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Macquarie Hills youngster lends powers to Supertee campaign

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What brings Ali Gosper to tears most about watching her son Luca undergo regular ultrasounds is not the patience required to keep a three-year-old occupied in a waiting room, or the days of missed childcare, or even the juggling of doctor’s appointments with his sibling’s school pick-up. 

What hurts her the most is that it has become such a normal part of life. 

And, although Luca is like any other three-year-old who thinks they’re a superhero, the busy boy from Macquarie Hills understands terms like MRIs, ultrasounds, antibiotics, and lymph nodes more than most adults. 

Since he was two-weeks old he has been experiencing firsthand all-things hospital after a lump under his arm was diagnosed as lymphatic malformation. 

“It breaks my heart every single time we walk into an ultrasound,” Ali says. 

“He lays down on the bed and he puts his arm up. He knows exactly what he’s got to do, and I don’t feel like that’s ok for a kid.  

“A kid shouldn’t know what to do for an ultrasound, or a blood test, or an MRI. 

“A three-year-old shouldn’t have to know that.” 

Luca Nelson has been a fan of superheros since he spoke his first words.

Luca was diagnosed with lymphatic malformation before he’d had the chance to celebrate his first birthday. 

His revolving door experience with hospitals began after Ali discovered an unusual lump under his arm that had grown to the size of a tennis ball by the time he was six months old. 

The rare formation in his armpit, later also discovered in his chest, while not considered life threatening, can put pressure on nearby body parts, in Luca’s case – the lungs.  

“He’s been having multiple MRIs and ultrasounds since then,” says Ali. 

“When we go for ultrasounds and appointments because not very many people have seen this, he could have a dozen people in the room for an ultrasound. 

“Then I would get him dressed and we could have another four people come in sit through his ultrasound so that people could see the malformation and what it looks like on an ultrasound because it’s rare. 

“I’m all for learning about these conditions, but I did wonder what he felt about his privacy.” 

Luca wears his supertee to all of his medical appointments, ensuring his super powers can shine through.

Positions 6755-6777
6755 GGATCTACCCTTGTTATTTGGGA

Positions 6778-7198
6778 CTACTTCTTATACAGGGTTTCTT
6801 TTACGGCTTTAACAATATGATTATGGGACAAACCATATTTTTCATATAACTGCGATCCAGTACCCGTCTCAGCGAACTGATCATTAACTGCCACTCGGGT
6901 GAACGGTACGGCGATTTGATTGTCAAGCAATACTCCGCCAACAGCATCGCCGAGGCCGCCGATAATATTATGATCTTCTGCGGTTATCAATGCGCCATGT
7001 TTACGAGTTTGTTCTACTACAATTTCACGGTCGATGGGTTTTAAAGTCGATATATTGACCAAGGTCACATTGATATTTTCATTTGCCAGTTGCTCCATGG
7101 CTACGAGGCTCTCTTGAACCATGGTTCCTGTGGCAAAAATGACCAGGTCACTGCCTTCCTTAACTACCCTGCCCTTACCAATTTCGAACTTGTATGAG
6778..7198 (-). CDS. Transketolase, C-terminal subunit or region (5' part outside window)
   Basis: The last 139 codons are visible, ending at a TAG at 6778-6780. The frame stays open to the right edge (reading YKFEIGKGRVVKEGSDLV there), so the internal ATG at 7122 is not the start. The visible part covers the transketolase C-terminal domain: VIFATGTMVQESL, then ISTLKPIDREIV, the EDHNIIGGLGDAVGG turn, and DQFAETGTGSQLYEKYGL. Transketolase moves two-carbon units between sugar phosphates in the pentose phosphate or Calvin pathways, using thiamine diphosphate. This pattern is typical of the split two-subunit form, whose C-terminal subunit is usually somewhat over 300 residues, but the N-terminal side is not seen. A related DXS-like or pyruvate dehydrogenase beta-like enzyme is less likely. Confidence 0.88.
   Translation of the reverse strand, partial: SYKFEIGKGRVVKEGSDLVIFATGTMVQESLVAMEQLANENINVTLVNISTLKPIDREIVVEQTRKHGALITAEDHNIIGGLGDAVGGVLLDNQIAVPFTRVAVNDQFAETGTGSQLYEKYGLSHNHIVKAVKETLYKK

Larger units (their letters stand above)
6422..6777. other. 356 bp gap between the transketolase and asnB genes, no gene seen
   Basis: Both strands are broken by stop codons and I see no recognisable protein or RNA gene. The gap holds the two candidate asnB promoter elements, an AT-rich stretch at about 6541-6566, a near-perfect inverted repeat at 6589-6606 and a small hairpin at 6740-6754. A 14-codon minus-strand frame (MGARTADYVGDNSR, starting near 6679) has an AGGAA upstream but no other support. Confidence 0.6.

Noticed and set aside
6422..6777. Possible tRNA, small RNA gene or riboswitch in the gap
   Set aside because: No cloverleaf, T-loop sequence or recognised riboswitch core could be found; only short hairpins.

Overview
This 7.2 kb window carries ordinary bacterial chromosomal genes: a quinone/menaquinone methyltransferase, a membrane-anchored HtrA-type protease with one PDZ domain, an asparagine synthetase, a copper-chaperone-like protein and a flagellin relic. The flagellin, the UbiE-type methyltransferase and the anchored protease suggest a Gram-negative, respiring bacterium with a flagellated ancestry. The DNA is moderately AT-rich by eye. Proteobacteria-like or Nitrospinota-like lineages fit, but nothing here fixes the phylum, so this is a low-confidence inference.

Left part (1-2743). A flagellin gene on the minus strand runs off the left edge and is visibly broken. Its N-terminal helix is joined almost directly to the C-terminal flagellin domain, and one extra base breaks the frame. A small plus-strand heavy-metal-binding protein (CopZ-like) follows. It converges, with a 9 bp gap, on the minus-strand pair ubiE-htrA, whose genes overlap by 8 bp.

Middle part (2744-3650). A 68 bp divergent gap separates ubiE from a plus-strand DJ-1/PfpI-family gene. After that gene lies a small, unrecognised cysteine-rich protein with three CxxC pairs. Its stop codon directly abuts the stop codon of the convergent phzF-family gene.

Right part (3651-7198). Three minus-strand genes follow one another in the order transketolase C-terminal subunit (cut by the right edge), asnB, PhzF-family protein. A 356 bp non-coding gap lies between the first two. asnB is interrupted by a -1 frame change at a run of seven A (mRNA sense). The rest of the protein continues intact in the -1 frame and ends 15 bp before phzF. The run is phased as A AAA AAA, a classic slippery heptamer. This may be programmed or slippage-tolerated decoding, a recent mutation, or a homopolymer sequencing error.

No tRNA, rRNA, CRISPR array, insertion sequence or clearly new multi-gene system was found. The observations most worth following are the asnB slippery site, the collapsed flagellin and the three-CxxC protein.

After his second surgery, he was given a medical garment that Ali describes as a “game-changer”. 

A fan of Spiderman “since anyone in the family can remember”, Luca now wears what is called a Supertee to each medical appointment, allowing him to remain clothed during examinations, and visually reminding him and others of his “superpowers”. 

Spidey was actually one of his very first words,” Ali recalls. 

“I don’t know whether it’s just because Luca is a boy that’s obsessed with superheroes, but he’s right into the Supertees. 

“It gives him the chance to role play I guess. 

“We can use it as parents as well as the doctors and nurses, to take his mind off things and tell him how brave he is, just like superheroes with special powers. “ 

The Supertee is an updated version of the traditional hospital gown designed especially for children. 

It provides parents and hospital staff with an easier way to change a child’s garments while accessing and bypassing medical lines. 

The same group has also released ‘About Me’ posters are a resource for medical staff to learn some ‘conversation-starters’ to help interact with patients.

“It might have things like whether I have a dog, how many siblings, is Spiderman better than Superman, things he’s interested in or are close to him,” says Ali.

It can also be a valuable resource for tired parents, sparing the small-talk after late hospital stays.

“It’s a list of things you could talk to him about,” she said.

“It takes his mind off things so that he’ll let you take his blood pressure or put the an oxygen clip on, or check his blood pressure.

“When he was a little bit younger, Luca would always try and kick the crocodile clip off, but now the Supertee and the poster are a distraction. 

“They completely change your hospital stay.”

Ali is now passionate about spreading the word on Supertees.

Next month she’ll join thousands of fellow Supertee supporters hosting a Tea4Tees fundraiser to raise much needed funds for the unique children’s charity.

The group has a goal of donating 16,000 Supertee kits to sick children in hospitals across Australia by the end of 2024.

“I honestly can’t tell you how much this has changed Luca’s hospital visits,” says Ali.

“It brings a smile to his face every time.”

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